Taking over a lower-rated GenOn, which has lost money for eight of the past 10 years, probably won’t help NRG’s credit rating, and management’s estimated savings aren’t guaranteed, according to S&P’s Aneesh Prabhu. About 70 percent of mergers overstate the expected cost savings, he said.
Independent producers, which sell power in competitive markets where rates aren’t set by local regulators, have been hurt by a more than 30 percent drop in electricity prices since 2008 while also facing higher costs to comply with new environmental rules.
GenOn had lost about 30 percent of its market value this year before its takeover was announced as slumping natural gas dragged down the price of electricity. Natural gas, used to generate power, touched a 10-year low in April and has fallen about 63 percent since the start of 2008.
“If the bondholders of NRG like this deal, they’re basically suggesting that the synergies are realistic,” S&P’s Prabhu said in a telephone interview. “We’re cynical about it. We’ll look at it and see what is really possible. Eventually, a rating agency is relatively more conservative than the market.”
Creditors face an additional risk that NRG’s finances may be stressed if GenOn bondholders decide to redeem as much as $2.5 billion of senior unsecured notes that can be sold back at 101 cents on the dollar in the event of a takeover, according to Shalini Mahajan, a New York-based analyst at Fitch.
By using equity to finance the deal, NRG also boosts the potential size of share buybacks and dividends that deplete cash, she said.
“We do see, overall, despite the $1 billion debt reduction, and giving them full benefit of all the synergies and costs savings that they’ve projected, that by 2015 it would be a slightly weaker entity than on a standalone basis,” Mahajan said in a telephone interview.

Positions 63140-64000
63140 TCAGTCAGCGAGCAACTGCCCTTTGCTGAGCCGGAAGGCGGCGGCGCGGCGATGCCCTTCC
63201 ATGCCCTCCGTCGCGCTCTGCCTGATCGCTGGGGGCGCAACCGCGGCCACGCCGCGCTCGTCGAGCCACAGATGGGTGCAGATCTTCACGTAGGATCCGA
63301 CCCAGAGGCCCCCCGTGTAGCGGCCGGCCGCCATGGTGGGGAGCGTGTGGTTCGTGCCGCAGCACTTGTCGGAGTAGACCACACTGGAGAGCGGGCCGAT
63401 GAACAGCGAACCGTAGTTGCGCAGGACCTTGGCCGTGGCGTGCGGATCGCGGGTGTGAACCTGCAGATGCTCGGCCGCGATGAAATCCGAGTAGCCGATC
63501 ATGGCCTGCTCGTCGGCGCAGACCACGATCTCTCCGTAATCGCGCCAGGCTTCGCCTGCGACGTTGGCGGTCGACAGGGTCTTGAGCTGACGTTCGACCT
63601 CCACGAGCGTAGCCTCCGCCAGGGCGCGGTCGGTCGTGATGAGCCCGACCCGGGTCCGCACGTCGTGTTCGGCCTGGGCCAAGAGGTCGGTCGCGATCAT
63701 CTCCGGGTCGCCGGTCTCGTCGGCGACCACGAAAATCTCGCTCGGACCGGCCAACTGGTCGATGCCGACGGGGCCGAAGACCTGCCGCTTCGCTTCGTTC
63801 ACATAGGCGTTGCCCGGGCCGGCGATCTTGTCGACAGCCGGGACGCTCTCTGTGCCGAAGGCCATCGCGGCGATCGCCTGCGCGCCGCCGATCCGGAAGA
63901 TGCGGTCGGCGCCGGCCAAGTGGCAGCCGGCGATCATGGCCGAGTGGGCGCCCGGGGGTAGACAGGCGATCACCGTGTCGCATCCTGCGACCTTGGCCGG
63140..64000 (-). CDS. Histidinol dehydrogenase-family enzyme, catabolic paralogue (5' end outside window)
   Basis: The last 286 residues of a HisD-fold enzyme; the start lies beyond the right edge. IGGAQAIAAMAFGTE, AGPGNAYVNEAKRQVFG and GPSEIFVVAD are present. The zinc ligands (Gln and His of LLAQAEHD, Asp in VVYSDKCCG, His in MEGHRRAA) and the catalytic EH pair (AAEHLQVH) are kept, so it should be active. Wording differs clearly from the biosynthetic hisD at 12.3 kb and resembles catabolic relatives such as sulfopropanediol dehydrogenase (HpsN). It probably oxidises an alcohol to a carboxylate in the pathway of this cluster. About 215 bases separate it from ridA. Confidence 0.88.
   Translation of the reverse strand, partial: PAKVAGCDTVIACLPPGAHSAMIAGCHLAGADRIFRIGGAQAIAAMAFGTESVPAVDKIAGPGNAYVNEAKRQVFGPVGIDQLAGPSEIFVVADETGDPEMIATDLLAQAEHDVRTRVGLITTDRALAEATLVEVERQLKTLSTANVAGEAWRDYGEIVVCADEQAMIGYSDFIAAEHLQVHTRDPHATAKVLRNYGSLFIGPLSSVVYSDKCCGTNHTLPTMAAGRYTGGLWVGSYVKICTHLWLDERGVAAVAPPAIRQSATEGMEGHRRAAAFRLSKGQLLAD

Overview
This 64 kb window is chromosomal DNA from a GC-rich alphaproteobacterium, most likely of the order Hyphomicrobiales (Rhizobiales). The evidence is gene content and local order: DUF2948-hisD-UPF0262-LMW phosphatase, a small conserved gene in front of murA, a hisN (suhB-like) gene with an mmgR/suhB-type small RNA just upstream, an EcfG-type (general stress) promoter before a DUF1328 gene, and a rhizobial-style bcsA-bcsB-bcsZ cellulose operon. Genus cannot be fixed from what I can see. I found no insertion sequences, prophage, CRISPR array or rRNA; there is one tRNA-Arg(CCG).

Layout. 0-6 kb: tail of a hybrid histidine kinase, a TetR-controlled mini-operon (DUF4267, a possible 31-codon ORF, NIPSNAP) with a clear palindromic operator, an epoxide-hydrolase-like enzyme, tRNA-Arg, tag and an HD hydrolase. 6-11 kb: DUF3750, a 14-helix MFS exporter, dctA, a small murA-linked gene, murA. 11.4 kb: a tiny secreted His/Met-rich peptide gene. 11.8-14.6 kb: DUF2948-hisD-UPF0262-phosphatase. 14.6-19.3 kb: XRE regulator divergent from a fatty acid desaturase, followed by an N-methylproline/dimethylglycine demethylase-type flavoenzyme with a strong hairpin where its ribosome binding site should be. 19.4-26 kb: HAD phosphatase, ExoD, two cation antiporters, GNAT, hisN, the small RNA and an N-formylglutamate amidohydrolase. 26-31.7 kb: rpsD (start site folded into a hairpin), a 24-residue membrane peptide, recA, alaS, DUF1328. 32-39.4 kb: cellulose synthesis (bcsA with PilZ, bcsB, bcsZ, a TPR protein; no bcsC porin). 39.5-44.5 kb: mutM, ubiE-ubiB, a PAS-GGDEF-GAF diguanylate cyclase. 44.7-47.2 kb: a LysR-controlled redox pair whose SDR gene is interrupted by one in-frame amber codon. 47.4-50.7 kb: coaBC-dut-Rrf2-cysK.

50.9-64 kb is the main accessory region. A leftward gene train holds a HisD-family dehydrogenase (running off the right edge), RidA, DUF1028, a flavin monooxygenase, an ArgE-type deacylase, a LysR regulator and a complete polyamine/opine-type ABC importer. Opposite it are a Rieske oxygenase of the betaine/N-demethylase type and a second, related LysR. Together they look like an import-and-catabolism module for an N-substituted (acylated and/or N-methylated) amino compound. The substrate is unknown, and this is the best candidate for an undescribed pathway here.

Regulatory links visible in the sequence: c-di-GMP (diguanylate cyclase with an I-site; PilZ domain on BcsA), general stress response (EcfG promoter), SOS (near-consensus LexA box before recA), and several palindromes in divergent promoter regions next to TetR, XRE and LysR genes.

NRG said July 22 it would pay its first-ever quarterly dividend of 9 cents a share to holders as of Aug. 1. GenOn’s subordinated debt is trading above the put price, reducing the chance that NRG will need to tap surplus cash and a $1.6 billion bridge loan that Andrews called “ample and sufficient” to cover any redeemed debt.
While the purchase may have financial benefits such as the annual savings and reduced debt, it doesn’t outweigh the economic obstacles for power companies such as low electricity prices that contributed to Moody’s putting NRG’s debt on “negative” outlook May 11, according to William Hunter, an analyst at the New York-based firm.
“The deal does not cure the forces that were already in place that caused us to have a negative outlook,” Hunter said in a telephone interview. GenOn’s $4.2 billion in total debt doesn’t include about $2 billion of other obligations such as leases that increase the company’s leverage, he said.
Though the deal gives NRG creditors a less pronounced benefit than debt holders of GenOn and probably won’t lead to an upgrade for the merged company, its increased size, improved access to capital and cost savings boost credit quality, according to Peter Thornton, an analyst at KDP Investment Advisors Inc.
“It’s a really good fit,” Thornton said in a telephone interview. “Over time, as we work through the trough that we’re in right now, this is going to be a really powerful company.”
NRG was formed in 1989 to invest in independent power projects as a unit of Northern States Power Co., which merged with New Century Energies Inc. to become Xcel Energy Inc. in 2000. NRG filed for bankruptcy as a unit of Xcel in 2003 after Enron Corp.’s collapse two years earlier caused losses for energy generators and traders.
GenOn equity holders will receive 0.1216 share of NRG for each of their common shares under the takeover agreement, a 21 percent premium to the July 20 closing price. GenOn has gained 31 percent to $2.39 and NRG climbed 9.9 percent to $19.84.
“The deal’s positive for NRG,” said Robert Gephardt, a bond analyst at Chicago-based asset manager Neuberger Berman Group LLC, which oversees about $89 billion of fixed-income assets including NRG debt as of May. “This is an industry where greater scale really does provide benefits. You have more resources and more cash flows supporting” the company’s obligations, he said.